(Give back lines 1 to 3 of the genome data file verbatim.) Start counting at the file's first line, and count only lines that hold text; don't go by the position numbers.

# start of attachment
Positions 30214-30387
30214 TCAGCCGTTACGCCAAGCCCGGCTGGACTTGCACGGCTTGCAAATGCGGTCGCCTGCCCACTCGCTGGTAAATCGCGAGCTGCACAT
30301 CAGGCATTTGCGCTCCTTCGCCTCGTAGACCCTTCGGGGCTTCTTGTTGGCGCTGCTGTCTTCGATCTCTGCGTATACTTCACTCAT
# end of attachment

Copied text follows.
Positions 30214-30387
30214 TCAGCCGTTACGCCAAGCCCGGCTGGACTTGCACGGCTTGCAAATGCGGTCGCCTGCCCACTCGCTGGTAAATCGCGAGCTGCACAT
30301 CAGGCATTTGCGCTCCTTCGCCTCGTAGACCCTTCGGGGCTTCTTGTTGGCGCTGCTGTCTTCGATCTCTGCGTATACTTCACTCAT